Court on April 11, 1994. On April 12, 1994, petitioner was produced in the Schenectady County court where he pled guilty to the state charges and was thereafter returned to the custody of the United States Marshal. On August 10, 1994, petitioner was sentenced by this Court to 204 months incarceration and remanded to the United States Marshal for delivery to a federal facility. Thereafter, on August 22, 1994, petitioner was sentenced in Schenectady County state court to an indeterminate term with a minimum of fifteen years and a maximum of life. As is discussed in greater detail below, both the federal and state pleas were negotiated in coordination with each other and both the federal and state courts sentenced petitioner mindful of the sentences imposed or to be imposed by the other sovereign. To this date, however, the terms of the plea agreements, which both courts and all the concerned parties agreed to and which both sentencing courts relied on and incorporated into their respective sentencing schemes, have yet to be implemented.
Before the petitioner pled in either court, the United States Attorney, the Schenectady County District Attorney and defendant's attorney entered into intensive plea bargain negotiations. Those negotiations yielded agreement in principle as to the sentences that were later approved by both Courts and imposed as described infra. It was also agreed by all the concerned parties that if petitioner entered pleas of guilty to felonies in both Schenectady County Court and in the United States District Court for the Northern District of New York, that the state and federal sentences imposed should, with the permission of both courts, run concurrently. Finally, the place these lengthy sentences were to be served was apparently an important factor in petitioner's decision to accept the plea offers from the state and the federal prosecutors. Place of incarceration was one of the terms discussed during plea negotiations and the parties agreed that petitioner should first serve his federal sentence, in a federal facility, and upon satisfaction of the federal sentence petitioner would then be transferred to a New York State facility to serve the remainder, if any, of his concurrent New York State sentence.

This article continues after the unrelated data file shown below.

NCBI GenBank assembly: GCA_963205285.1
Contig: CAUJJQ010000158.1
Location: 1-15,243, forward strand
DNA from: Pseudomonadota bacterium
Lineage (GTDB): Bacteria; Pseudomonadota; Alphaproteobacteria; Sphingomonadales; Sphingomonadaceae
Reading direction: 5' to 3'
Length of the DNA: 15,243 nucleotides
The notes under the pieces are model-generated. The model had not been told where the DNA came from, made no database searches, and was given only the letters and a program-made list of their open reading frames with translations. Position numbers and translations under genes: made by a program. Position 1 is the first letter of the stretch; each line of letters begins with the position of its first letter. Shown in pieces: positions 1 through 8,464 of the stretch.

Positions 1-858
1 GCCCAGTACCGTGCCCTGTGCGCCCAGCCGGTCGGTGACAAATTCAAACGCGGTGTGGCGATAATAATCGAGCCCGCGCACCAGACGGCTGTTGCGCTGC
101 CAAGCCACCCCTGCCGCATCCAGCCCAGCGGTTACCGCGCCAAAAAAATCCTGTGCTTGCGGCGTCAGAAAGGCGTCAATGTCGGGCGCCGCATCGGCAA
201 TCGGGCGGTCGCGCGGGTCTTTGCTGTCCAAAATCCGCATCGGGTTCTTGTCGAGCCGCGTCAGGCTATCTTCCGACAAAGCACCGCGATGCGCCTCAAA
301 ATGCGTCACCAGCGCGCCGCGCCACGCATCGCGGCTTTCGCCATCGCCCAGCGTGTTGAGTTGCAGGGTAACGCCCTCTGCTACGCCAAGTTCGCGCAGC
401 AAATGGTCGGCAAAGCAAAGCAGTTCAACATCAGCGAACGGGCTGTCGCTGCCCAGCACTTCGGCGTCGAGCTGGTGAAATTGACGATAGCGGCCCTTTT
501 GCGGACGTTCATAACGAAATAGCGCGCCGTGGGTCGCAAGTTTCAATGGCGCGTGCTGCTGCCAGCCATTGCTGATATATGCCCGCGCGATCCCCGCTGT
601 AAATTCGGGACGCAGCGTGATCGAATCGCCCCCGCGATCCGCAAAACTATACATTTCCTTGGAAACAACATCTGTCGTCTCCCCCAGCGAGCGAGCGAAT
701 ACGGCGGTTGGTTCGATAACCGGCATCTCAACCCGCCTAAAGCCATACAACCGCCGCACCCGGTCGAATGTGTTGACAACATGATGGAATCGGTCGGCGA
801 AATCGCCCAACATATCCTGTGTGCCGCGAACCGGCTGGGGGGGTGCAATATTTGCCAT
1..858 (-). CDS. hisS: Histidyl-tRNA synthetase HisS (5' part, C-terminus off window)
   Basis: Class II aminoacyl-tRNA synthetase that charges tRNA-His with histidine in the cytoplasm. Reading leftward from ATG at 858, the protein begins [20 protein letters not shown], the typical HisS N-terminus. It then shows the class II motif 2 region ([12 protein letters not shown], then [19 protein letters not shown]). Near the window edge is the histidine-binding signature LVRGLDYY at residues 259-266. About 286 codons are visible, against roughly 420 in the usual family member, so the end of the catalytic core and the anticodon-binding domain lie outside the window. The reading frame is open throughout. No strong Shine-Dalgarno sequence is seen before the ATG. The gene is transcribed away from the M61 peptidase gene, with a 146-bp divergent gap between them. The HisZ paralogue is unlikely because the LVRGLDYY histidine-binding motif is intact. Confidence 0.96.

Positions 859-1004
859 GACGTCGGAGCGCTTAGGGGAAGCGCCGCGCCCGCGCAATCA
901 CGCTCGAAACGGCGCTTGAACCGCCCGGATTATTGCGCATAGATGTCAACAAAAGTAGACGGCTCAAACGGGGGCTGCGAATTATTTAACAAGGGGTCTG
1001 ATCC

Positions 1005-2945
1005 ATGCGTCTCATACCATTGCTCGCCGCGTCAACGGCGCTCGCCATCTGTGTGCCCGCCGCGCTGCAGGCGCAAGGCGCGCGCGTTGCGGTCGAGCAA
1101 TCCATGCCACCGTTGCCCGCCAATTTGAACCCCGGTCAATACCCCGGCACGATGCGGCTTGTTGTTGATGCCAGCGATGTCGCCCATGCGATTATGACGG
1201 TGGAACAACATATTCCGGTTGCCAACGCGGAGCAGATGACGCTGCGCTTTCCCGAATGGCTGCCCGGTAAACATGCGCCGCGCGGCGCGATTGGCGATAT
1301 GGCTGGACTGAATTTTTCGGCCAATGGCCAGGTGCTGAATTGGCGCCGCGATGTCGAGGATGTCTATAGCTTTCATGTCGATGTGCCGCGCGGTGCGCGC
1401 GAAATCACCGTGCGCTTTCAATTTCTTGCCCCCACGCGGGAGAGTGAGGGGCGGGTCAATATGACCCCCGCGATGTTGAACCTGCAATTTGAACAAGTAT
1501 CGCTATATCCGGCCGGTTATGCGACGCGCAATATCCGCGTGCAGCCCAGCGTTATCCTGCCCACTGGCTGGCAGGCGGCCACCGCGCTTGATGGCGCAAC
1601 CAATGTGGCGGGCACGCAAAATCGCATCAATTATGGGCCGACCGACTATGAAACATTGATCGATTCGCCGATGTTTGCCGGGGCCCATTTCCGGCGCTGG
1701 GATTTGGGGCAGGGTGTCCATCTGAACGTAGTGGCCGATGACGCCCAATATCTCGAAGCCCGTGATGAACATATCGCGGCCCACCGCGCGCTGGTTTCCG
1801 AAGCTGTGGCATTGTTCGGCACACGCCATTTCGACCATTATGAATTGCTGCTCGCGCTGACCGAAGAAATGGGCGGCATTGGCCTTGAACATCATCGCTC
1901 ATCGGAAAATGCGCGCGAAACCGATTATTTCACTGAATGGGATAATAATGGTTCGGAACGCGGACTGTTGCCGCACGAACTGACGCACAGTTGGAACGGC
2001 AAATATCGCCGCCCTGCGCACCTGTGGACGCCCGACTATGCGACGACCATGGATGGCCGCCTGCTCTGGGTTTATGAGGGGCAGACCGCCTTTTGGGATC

The United States Attorney and the Schenectady County District Attorney, as the executive representatives negotiating on behalf of their respective sovereigns, fully appreciated that difficulties could arise later as to their agreement in principle that petitioner should first serve his federal sentence in a federal facility. These difficulties were anticipated because New York State, as the sovereign which first arrested petitioner, had therefore asserted primary jurisdiction over him. See Ponzi v. Fessenden, 258 U.S. 254, 260-61, 66 L. Ed. 607, 42 S. Ct. 309 (1922); In Re Liberatore, 574 F.2d 78 (2d Cir. 1978). The general rule as to place of incarceration is that regardless of the order in which sentences are imposed, the sentence of the sovereign which has primary jurisdiction over the defendant is served first. Liberatore, 574 F.2d at 89-90. From that general principle the Federal BOP has promulgated its perfectly reasonable general policy that the sovereign with primary jurisdiction is responsible for custody of a defendant serving concurrent federal and state sentences, until primary jurisdiction is relinquished. (Govt. Response, BOP Attachment at 4).
On July 5th, 1994, the United States Attorney, the Schenectady County District Attorney and defendant's attorney met specifically to resolve the primary jurisdiction issue. As a result of that meeting Robert M. Carney, the Schenectady County District Attorney, executed a written Waiver of Primary Jurisdiction to Assistant United States Attorney Bernard J. Malone, which reads in pertinent part as follows:
After intensive negotiating involving all parties in the above-captioned case which is currently pending in the federal system and in Schenectady County Court, please be advised that it is our determination that we will relinquish any priority of jurisdiction in the person of David L. Shumate to federal authorities.